Law school is an expensive undertaking. When all is said and done you are likely to accumulate $120,000+ in non-dischargeable debt. There's no way around it. This money MUST be repaid and Uncle Sugar is going to get What's his no matter what! That being said there are options available to repay at a reasonable rate. If you do Public interest law for a certain number of years you can have all or most of your student loan debt erased. You can also opt to repay your loan as a percentage of your income. By law you can't be forced to pay more that 15% of your income towards your student loans under this option. Finally if you make steady and on time payments for at least 10 or 15 years you can request to have the remaining balance of your loans written off. So you have options. Don't listen to anyone who says otherwise.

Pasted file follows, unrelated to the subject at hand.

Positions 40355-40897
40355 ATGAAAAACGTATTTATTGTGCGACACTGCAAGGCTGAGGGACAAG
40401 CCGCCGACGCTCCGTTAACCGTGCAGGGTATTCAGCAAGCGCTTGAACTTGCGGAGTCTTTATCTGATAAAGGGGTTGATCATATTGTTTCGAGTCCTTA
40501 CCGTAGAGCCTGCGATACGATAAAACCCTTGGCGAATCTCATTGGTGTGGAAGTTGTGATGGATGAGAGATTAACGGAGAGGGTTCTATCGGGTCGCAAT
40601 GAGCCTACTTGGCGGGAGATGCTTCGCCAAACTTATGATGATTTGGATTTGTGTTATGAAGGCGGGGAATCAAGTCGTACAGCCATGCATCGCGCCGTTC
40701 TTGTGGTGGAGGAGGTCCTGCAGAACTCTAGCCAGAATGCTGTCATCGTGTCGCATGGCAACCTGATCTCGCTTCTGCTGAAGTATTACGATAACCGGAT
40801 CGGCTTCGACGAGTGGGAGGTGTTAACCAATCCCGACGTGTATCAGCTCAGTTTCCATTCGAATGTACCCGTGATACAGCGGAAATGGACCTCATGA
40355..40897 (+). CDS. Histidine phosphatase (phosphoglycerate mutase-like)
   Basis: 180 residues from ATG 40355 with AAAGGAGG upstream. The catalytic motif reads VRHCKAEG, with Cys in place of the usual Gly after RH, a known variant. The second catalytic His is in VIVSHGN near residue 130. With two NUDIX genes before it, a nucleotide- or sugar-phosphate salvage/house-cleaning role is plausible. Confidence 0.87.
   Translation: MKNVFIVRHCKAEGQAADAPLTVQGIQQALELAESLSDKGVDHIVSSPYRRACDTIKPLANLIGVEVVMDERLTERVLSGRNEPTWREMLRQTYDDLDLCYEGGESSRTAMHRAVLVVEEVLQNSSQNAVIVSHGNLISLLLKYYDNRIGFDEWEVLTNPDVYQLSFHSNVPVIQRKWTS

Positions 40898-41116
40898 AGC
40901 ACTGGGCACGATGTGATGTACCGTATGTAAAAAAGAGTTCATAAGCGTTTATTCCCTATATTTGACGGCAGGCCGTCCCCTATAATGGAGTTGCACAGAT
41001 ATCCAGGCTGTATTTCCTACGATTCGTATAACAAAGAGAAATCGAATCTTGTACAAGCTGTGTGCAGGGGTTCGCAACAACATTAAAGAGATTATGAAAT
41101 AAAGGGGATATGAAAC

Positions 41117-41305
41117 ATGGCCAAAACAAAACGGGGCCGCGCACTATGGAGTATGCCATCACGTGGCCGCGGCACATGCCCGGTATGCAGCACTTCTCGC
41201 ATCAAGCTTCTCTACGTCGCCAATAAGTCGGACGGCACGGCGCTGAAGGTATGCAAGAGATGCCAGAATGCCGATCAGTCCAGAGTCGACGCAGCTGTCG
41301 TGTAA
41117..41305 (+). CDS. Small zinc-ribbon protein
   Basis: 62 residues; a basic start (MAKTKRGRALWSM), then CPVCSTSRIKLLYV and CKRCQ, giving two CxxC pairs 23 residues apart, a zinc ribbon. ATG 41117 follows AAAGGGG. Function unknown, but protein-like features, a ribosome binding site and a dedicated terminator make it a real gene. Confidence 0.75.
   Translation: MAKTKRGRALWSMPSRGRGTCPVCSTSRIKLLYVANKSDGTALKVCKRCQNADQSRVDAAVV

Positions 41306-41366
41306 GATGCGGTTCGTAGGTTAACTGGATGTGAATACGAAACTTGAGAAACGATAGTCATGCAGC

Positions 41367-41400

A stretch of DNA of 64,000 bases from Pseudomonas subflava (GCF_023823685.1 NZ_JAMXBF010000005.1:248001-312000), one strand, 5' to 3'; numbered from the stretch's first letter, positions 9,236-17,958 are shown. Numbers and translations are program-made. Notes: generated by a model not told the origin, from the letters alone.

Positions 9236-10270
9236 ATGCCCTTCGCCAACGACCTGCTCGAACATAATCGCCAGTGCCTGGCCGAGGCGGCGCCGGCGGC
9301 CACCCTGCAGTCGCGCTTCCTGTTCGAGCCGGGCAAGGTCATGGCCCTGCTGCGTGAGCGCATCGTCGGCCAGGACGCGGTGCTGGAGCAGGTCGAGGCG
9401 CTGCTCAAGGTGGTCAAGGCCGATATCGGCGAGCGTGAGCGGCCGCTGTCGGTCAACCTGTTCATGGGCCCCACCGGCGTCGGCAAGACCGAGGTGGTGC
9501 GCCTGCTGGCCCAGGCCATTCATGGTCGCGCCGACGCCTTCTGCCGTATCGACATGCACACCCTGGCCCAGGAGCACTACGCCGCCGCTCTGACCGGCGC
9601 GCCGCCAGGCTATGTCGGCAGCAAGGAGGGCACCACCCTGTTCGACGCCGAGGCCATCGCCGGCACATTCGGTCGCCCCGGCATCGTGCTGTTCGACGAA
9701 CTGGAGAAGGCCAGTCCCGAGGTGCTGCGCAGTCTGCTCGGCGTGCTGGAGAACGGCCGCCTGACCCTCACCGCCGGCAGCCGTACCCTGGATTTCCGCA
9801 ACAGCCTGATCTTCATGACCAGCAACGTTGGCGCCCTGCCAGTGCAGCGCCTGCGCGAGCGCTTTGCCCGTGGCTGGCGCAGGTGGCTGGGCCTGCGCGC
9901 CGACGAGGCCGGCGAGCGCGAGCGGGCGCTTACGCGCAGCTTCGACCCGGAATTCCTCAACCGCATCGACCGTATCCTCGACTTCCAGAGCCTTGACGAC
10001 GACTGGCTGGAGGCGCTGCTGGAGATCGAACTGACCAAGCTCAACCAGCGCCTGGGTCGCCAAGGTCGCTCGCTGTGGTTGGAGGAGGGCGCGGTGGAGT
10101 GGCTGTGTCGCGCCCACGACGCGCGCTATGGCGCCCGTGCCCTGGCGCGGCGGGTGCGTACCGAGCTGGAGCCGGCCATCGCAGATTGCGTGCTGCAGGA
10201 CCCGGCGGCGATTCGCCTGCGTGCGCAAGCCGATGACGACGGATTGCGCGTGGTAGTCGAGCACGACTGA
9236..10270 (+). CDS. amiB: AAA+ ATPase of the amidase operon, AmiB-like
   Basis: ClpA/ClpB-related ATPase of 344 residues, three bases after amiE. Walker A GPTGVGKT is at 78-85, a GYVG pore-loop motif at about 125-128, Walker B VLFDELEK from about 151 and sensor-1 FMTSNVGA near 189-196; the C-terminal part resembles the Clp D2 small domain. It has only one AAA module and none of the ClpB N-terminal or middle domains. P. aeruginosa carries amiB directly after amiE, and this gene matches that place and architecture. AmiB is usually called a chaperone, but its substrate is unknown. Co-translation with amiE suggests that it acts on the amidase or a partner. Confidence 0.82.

If the only law school you could get accepted into is a 4th tier school then go with it. You have no other choice at this point. Work hard to get good grades your first year and transfer to a higher ranked school. If accepted into a higher ranked school then by all means transfer no matter what the other school offers, (scholarship, law review etc.) Transfer! Look into taking the law preview course  http://www.lawpreview.com/ so that you can be as prepared as possible when you start and have a leg up on your competition.

In the end, nothing in life is guaranteed. I think everyone knows that. But its always best to go in with eyes wide open and armed with as much information as possible. Good luck to you and everyone else (including my self). And when you're successful, track down all the naysayers here and let them know.

Citylaw

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Re: Summer conditional program
« Reply #16 on: April 14, 2014, 07:59:27 PM »